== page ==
The lost art of family dining

Family life is busy. When you’re juggling everyone’s activities plus work, dinner can become something that is slotted around other things. Work, netball practice, math tutoring. Before you know it, you haven’t had a meal together for weeks.

But dinner can be the best time to stop and connect. Setting aside the time for family dinners can make a big difference to how you feel. All it takes it a bit of planning.

You’ll have greater success at getting everyone to the table if it’s easy. Try to find a day where there are no extra-curricular activities, when you can create the space for a relaxed gathering. Needing to rush from basketball to be home in time for dinner doesn’t put anyone in a good head space!

Human beings are creatures of habit. Put regular family dinners into the calendar and keep them rolling. Eventually it will become second nature for everyone. Soon you will wonder how you managed to go weeks without getting together!

Planning meals for the week can save you a lot of time and heartache. No more last-minute trips to the shop, and one less thing to think about that day.

Katering at Home has a huge selection of Family Favourites that you can take your family through, and by choosing a meal that is ready to eat, all you have to worry about is putting the oven on in time!

While it’s inevitable that some nights everyone will be eating at different times, by getting your family’s input on their favourite meal, you can ensure they will be keen to eat dinner together.

American writer Laurie Colwin said, “The table is a meeting place, a gathering ground, the source of sustenance and nourishment, festivity, safety and satisfaction. A person cooking is a person giving: Even the simplest food is a gift.”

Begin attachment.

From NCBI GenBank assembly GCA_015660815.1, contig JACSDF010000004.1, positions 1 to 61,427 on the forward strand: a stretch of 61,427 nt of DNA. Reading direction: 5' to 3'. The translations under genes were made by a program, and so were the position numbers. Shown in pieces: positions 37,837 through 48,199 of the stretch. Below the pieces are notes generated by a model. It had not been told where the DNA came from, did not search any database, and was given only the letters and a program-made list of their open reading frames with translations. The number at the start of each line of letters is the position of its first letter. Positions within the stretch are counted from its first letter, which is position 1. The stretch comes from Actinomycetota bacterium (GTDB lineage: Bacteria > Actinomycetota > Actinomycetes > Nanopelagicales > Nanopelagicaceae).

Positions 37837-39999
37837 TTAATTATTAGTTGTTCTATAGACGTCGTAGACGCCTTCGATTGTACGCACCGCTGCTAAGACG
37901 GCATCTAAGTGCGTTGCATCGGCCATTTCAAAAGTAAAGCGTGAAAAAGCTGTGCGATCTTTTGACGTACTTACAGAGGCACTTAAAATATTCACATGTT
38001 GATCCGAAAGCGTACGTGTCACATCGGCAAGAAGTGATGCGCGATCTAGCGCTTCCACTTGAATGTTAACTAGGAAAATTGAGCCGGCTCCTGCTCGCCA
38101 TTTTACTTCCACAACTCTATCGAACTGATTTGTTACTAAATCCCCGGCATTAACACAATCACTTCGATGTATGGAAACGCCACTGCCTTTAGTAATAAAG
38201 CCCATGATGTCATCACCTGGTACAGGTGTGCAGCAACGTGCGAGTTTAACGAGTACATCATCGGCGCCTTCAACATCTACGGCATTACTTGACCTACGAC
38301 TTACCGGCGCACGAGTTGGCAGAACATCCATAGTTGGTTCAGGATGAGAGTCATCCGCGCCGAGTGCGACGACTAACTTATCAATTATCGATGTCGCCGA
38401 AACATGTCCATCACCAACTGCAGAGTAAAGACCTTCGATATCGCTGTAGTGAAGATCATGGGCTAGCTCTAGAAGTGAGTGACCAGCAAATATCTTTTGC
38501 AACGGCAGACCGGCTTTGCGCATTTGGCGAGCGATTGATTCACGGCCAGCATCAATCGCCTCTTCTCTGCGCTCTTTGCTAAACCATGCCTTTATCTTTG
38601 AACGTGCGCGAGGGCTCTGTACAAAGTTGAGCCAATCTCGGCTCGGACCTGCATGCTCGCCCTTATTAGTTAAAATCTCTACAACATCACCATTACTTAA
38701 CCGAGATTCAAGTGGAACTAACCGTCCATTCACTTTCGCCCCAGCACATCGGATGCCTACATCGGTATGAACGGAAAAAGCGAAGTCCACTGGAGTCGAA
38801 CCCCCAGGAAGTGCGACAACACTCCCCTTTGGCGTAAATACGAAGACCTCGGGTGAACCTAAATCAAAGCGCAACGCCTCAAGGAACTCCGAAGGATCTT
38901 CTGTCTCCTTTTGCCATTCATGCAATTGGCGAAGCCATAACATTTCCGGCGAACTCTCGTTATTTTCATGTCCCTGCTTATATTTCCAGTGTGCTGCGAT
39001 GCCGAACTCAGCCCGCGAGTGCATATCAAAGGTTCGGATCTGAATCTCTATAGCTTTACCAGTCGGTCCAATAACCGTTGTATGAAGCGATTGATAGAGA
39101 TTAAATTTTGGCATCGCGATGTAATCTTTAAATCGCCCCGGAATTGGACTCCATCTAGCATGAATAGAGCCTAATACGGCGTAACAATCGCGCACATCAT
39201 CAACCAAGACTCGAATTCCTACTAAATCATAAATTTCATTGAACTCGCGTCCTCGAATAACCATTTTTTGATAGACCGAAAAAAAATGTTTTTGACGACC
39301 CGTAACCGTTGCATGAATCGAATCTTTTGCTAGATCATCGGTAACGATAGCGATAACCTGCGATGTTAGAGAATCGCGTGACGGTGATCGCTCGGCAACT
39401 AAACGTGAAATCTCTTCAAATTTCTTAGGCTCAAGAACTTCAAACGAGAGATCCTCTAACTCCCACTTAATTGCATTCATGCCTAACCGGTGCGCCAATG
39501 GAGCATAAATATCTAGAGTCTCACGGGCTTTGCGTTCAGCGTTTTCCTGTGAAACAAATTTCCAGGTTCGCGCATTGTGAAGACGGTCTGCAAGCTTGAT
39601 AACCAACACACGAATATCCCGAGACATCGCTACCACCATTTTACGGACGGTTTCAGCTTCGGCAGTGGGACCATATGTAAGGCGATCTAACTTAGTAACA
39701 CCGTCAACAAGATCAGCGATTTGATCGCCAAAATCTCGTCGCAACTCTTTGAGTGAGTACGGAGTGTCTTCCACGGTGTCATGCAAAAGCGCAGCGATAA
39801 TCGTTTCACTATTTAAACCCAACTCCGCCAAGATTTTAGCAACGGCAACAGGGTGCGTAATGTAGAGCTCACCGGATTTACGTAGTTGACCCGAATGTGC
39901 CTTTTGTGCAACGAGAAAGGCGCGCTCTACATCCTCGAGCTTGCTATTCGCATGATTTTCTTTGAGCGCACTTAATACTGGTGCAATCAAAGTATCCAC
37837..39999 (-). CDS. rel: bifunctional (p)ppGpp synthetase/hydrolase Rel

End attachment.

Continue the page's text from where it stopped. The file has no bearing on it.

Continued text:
Getting kids involved in the preparation of dinner can give them a sense of accomplishment and make them feel that they, too, are giving something back to their family.

Ask your kids to make desert, and however simple it is, make sure you show them that you appreciate their efforts.

Dr Kristy Goodwin is a children’s technology and development expert. She says, “As a mum (and a researcher), I firmly believe that we need to keep meal-times as a sacred time where we unplug from our devices and connect with each other (where we can, most of the time). The dinner table needs to be a sacred place, where we’re not distracted by alerts and notifications.”

Make it a rule that all devices (for adults and children) are left far away from the dinner table. If you create the boundaries your dinner table will become a space reserved for uninterrupted conversations.

At the end of the day dinner is the best time to bring your family together, after all, everyone needs to eat! With just a little bit of preparation (and a cheeky helping hand from Katering at Home) you can make sure that the whole family comes to the table for some quality time together.